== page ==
The City of Tacoma has narrowed the list of possible buyers of its municipal cable system – aka Click – down to two local companies, Wave Broadband and Rainier Connect. A year ago, the city issued a request for information and qualifications and received responses from five companies. Only two initially met the city’s specifications – Wave and Yomura Fiber – but subsequent talks convinced Rainier to take on more risk, and led to Yomura’s exit, due to ownership concerns. Click is operated by, and operationally integrated with, the city’s municipal electric utility, which has a different set of federal rules to follow.
CTC Technology and Energy, an east coast consulting firm, helped evaluate the proposals and is recommending that the city go with Rainier, largely because it’s offering to lease the system for $2.5 million to $3 million per year, while Wave is only offering $1 million a year. But, CTC’s report acknowledges, Rainier is a riskier partner…
Wave is a large, private equity-backed, enterprise that is part of the sixth-largest broadband company in the United States. As such, it should easily be able to scale to meet the obligations contemplated in the term sheet and thus represents a very low risk proposition for the partnership.
Rainier Connect is a smaller, family-owned enterprise with far less scale and resources, and thus entails some more risk for TPU and the City than would a partnership with Wave. Rainier Connect does appear to have the capability to scale up operations to meet its proposed obligations.
Wave also has considerable experience building and operating broadband systems as the third player in markets with incumbent telephone and cable companies. Rainier doesn’t appear to have much, if any, experience as a facilities-based wireline cable company or Internet service provider.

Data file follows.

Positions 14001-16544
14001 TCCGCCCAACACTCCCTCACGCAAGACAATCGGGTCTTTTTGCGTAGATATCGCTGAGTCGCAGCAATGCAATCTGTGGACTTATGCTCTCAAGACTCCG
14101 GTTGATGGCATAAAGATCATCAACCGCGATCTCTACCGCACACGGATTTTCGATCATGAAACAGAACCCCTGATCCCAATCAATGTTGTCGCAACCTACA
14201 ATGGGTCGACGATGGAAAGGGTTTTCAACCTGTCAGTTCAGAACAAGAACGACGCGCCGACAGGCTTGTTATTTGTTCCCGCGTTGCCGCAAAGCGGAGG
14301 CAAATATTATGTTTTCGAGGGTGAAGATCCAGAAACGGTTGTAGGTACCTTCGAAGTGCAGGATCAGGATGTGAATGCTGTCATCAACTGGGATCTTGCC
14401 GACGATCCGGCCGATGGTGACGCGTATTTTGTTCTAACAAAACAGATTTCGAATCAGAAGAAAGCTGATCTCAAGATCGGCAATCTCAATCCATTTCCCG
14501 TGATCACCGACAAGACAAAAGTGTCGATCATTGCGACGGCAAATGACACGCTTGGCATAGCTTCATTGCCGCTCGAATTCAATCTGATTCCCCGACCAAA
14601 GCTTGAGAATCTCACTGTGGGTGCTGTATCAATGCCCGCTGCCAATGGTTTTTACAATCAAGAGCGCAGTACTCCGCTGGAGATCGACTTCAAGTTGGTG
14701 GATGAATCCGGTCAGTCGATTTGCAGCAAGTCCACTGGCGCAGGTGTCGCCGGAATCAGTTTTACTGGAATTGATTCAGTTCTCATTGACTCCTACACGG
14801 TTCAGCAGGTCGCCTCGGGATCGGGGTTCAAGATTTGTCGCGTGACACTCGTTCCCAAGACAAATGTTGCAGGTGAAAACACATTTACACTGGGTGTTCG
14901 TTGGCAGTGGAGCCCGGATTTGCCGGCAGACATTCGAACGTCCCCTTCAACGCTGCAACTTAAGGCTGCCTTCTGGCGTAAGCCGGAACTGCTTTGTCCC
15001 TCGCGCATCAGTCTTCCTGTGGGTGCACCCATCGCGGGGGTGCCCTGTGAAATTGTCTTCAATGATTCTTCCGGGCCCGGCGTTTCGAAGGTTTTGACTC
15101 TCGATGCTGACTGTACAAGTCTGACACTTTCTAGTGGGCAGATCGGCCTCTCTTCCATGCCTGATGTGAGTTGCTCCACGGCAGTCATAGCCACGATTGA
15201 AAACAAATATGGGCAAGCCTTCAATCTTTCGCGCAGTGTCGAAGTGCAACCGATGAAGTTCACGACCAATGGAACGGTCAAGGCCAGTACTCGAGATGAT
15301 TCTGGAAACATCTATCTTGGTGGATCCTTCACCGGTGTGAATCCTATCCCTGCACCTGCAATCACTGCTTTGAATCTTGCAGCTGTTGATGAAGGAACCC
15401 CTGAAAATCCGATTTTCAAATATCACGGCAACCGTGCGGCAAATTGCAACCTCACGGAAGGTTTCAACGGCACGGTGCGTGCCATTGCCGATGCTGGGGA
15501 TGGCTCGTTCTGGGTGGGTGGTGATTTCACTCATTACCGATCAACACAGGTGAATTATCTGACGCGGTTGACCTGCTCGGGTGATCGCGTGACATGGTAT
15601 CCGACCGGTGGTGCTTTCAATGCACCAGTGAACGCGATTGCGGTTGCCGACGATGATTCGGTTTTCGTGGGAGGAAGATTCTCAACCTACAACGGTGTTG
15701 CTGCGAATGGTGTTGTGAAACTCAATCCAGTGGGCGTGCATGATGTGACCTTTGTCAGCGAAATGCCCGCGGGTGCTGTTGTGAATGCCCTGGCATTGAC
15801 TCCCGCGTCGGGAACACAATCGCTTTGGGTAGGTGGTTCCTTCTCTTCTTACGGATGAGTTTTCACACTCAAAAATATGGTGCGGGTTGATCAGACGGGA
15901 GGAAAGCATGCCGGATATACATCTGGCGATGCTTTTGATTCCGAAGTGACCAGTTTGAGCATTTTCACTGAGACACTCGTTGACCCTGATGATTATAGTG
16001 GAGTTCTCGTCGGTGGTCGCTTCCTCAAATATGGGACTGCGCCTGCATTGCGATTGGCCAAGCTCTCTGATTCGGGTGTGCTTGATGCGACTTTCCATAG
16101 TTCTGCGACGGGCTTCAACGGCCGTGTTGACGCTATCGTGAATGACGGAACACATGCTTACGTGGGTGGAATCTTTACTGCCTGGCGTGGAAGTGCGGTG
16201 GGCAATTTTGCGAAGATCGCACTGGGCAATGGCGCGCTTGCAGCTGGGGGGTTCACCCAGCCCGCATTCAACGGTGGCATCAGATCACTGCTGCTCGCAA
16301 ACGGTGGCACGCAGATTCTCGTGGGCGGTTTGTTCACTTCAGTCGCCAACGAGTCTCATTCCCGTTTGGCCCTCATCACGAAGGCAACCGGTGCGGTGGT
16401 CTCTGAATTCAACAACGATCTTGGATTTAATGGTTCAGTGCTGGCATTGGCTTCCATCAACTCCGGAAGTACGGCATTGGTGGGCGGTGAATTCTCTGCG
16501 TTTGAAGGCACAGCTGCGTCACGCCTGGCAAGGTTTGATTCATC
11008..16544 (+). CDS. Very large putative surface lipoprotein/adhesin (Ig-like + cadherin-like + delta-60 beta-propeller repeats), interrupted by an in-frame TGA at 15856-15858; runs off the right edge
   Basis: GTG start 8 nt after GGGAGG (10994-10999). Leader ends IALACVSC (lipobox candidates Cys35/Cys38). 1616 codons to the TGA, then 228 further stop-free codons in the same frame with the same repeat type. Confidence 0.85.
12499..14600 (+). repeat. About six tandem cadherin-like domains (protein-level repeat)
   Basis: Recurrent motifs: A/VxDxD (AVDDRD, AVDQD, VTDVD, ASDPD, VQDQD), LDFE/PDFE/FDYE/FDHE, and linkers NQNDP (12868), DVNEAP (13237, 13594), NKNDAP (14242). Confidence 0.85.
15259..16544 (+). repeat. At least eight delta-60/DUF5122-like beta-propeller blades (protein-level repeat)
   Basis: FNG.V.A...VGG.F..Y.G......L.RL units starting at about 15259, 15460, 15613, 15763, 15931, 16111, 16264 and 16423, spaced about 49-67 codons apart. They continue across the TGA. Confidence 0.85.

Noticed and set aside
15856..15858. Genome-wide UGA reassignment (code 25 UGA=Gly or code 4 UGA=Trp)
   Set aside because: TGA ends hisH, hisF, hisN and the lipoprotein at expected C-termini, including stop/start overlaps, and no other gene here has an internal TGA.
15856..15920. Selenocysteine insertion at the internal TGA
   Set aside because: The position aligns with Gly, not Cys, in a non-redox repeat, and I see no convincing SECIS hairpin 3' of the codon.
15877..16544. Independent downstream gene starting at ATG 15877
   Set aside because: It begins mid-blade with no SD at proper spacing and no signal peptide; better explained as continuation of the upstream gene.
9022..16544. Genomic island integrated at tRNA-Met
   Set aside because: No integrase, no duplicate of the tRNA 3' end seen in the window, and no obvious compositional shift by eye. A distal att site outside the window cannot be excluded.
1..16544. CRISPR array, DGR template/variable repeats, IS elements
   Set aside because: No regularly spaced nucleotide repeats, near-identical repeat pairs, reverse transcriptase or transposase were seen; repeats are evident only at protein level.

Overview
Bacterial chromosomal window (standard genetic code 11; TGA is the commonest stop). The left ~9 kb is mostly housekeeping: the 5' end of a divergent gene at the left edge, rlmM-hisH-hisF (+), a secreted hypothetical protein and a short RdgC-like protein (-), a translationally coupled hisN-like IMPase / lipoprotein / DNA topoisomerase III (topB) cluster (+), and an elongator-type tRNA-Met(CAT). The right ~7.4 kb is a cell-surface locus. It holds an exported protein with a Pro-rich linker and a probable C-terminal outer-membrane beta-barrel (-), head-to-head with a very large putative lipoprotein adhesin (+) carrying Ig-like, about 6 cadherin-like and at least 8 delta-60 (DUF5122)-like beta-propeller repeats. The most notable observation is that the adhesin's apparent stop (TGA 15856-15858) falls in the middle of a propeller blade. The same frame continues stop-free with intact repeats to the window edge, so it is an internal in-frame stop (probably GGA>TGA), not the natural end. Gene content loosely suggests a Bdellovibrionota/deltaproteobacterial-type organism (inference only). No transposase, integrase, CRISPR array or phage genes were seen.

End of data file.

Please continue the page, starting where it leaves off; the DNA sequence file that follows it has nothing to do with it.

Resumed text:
Both companies promised to abide by network neutrality principles, and to offer discounted service to low income households, as required by the city. But they fudged on open access commitments.
As CTC’s analysis put it, both companies “will provide wholesale services consistent with its practices and policies in other markets”. Which really means that the access available to third party Internet service providers won’t be so open – in this case, probably a good thing because Click already competes with Comcast and CenturyLink in Tacoma. Forcing a private operator to cede space to other competitors on an unrestricted basis could very well lead to the kind of business case death spiral the Utopia project in Utah found itself in.
For now, the city is taking public comment before making a final choice.
City of Tacoma fact sheet, Click private/public partnership, 5 March 2019
CTC presentation, Click private/public partnership, 5 March 2019
CTC report, Rainier and Wave term sheets, 5 March 2019
CTC summary, Rainier and Wave term sheets, 5 March 2019
Rainier Connect, Click term sheet, 5 March 2019
Wave Broadband, Click term sheet, 5 March 2019
More documents regarding the City of Tacoma and Click are here, and more blog posts are here.